Rumple leads middle-distance push at WGH

Jimmy Rumple’s junior season was cut short due to a quad injury at the Division I Austintown District Track and Field Meet.

Nonetheless, it was a precursor for the Warren G. Harding middle-distance runner.

This is Rumple’s first full outdoor season, and he seems primed for a big season after running 1:59 in the 800-meter dash at the Ohio Association of Track and Cross Country Coaches indoor state meet in Akron last month.

“He could compete for a county title, go against (Maplewood’s) Wyatt Hartman for the (Trumbull) County Title,” WGH coach Charles Penny said. “He’s got a really good opportunity to go to regionals and go to state in the 800.

“He could go 48 (seconds) in the quarter (400-meter dash).”

Rumple has trusted in the Raiders’ workouts.

“Coach Penny and the other coaches said I would be a good 800 runner,” Rumple said. “I tried it out and I trust him. They’ve been giving me the workouts and trying to do something the best that I could at it.”

Rumple wants to model himself after Marteze Roper, who placed fifth in the 2010 Division I state 800 – a part of the WGH Division I state team championship. Roper is now a standout middle-distance runner at Kent State University.

“Coach Penny told me (Roper) never wanted to lose at practice,” Rumple said. “He said he hated coach Penny because he put him through such hard work. At an indoor meet at the Kent track, (Roper) said he really worked hard and thanked coach Penny for those hard workouts. He’s running great times right now.”

Roper set a standard for the 800 at WGH.

“There’s a reason why they’ve named it the 800 dash instead of the 800 run,” Penny said. “Those elite 800 guys, they’re running 48 to 49 (second) splits. Those kids can go out and run a 21-second 200 or go up and run a 4:16 mile.

“Marteze Roper has made that a fun event at Warren Harding. He’s shown that you can be a sprinter and not be a 100 to 200-meter kid, be in the 800 and show your versatility, run the 1,600 and go down and run the 200, be on the 4×200, be a quarter (400) to running an open 800. You open the door to a lot of kids.”

Rumple paces a new perception for WGH’s boys track and field team.

“At our school, we don’t have any talented sprinters,” Penny said. “There’s not D.J. Williamsons, no Andrew Zitniks, no Joey Threats or Chris Ruckers or B.J. or Jay Provitts – Division I sprinters we’ve grown accustomed to. There just not there anymore, at least we’re in a dry spell for all of those kids.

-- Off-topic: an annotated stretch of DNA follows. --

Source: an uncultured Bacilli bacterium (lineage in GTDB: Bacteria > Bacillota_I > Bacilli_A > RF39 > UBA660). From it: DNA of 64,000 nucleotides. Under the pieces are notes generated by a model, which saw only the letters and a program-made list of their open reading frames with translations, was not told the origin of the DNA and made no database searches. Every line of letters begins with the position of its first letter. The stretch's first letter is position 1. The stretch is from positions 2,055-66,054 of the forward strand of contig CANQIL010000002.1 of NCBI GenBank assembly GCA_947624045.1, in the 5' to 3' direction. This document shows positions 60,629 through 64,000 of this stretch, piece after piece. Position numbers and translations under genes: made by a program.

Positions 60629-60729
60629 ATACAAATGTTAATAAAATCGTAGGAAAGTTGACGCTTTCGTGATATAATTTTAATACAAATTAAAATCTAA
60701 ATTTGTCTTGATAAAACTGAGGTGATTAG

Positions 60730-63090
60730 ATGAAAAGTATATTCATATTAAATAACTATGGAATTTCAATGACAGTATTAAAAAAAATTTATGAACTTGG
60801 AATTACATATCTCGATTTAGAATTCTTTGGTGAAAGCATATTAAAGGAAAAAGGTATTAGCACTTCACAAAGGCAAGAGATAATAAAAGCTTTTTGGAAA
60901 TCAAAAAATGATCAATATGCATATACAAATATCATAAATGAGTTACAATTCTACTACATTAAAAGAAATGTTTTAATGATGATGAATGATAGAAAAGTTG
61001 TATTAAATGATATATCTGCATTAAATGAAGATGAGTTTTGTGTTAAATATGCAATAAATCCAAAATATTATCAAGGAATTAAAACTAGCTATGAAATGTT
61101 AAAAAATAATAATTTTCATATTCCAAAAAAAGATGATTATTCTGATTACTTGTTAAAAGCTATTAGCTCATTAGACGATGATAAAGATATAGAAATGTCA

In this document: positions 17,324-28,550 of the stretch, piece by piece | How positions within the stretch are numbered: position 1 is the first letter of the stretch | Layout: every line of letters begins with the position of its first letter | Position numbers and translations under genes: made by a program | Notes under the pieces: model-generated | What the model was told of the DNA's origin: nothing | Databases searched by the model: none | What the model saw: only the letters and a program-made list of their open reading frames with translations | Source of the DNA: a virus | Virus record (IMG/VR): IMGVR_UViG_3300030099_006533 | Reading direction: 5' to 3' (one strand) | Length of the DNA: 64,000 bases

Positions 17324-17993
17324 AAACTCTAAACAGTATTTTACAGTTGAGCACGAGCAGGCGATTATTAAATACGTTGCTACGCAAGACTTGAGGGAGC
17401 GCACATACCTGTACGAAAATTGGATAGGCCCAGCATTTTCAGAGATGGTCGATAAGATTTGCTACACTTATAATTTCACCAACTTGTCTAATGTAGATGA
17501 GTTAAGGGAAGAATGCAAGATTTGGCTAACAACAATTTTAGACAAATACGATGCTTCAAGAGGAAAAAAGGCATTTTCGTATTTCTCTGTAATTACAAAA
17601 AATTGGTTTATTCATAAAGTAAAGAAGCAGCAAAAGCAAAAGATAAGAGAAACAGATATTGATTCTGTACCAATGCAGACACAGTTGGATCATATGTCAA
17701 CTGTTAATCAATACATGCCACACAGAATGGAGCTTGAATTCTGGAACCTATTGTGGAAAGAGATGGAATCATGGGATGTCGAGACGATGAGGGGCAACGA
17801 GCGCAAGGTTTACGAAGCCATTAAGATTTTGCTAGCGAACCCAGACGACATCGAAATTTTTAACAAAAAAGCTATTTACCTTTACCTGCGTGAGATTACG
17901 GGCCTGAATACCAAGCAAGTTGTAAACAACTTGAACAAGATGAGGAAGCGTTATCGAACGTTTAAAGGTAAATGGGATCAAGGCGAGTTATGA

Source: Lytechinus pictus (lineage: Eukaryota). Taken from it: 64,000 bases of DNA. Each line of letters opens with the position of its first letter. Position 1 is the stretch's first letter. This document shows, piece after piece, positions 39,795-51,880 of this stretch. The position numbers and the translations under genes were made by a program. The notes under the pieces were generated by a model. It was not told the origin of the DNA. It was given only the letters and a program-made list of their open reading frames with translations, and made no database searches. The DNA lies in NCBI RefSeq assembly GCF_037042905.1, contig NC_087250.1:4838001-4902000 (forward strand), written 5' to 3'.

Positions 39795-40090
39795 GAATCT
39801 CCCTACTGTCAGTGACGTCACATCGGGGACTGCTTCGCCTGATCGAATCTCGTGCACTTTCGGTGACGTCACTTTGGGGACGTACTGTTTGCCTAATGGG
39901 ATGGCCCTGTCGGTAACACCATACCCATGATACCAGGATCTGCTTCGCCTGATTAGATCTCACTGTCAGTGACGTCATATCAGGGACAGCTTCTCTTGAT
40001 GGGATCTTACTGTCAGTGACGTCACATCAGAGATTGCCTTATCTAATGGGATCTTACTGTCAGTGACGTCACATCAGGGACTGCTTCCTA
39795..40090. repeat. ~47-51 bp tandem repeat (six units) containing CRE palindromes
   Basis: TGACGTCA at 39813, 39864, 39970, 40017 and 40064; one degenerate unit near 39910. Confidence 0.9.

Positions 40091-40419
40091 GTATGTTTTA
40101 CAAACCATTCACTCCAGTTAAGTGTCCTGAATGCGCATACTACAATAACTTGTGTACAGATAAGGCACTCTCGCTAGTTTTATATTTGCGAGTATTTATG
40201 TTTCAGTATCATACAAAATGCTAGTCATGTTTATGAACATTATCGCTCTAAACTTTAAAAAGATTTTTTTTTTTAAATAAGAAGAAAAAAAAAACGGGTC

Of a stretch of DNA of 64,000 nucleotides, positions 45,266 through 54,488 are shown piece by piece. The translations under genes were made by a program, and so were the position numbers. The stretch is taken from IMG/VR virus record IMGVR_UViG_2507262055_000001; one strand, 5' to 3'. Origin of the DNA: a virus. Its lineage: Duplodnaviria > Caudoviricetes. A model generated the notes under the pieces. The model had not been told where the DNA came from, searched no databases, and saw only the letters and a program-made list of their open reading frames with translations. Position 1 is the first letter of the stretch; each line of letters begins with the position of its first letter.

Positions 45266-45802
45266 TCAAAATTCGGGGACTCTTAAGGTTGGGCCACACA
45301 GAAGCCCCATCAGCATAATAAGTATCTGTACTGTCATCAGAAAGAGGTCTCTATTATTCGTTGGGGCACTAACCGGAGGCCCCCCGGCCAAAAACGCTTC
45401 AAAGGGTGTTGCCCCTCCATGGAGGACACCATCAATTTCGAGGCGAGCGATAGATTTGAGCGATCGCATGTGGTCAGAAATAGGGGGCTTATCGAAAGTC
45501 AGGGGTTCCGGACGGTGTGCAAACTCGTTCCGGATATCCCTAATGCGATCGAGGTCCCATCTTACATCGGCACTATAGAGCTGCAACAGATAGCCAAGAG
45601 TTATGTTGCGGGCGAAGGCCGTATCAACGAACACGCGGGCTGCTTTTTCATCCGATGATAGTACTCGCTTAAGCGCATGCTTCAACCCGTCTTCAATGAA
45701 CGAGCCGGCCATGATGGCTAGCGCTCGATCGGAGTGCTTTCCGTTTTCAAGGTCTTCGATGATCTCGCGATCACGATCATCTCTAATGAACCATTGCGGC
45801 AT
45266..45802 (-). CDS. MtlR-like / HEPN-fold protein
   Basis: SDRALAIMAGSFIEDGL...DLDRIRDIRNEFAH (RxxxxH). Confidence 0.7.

“What we’ve done is taken those sprinters and bumped them up to the 800, working on conditioning, working on sprint levels. Now, our 4×800 has the opportunity to break our school record (sitting there since mid 1980s).”

Rumple, junior Marcus Boomer, senior Zavien Bennett and junior Corliss Eggleston have run a good 4×800 so far. They range from running a 1:59 800-meter split to a 2:08.

“We want to win,. We want to win Trumbull County, win districts, compete in regionals and definitely compete in state,” Rumple said. “We’re trying to place as best as we can in state, ultimately.”

As for Rumple, he wants to take the 400 and 800 as far as he can – two races that he has the endurance and foot speed to run.

“It goes hand in hand. I got the speed from the 400, then again I have a little more endurance so I can do the 800,” Rumple said. “He puts me through intense training so when I get to the 300 mark. I really kick it in and I have enough save up to push through that last 100 and finish it strong.

“The 800 is the hardest race out of all of them. Last year I did the 400 and I thought that was the hardest race. My first time running the 800, it totally killed me. It’s definitely the hardest race now, in my opinion. The 800 is tough. You have to train for it. You have to keep fighting throughout the whole race.”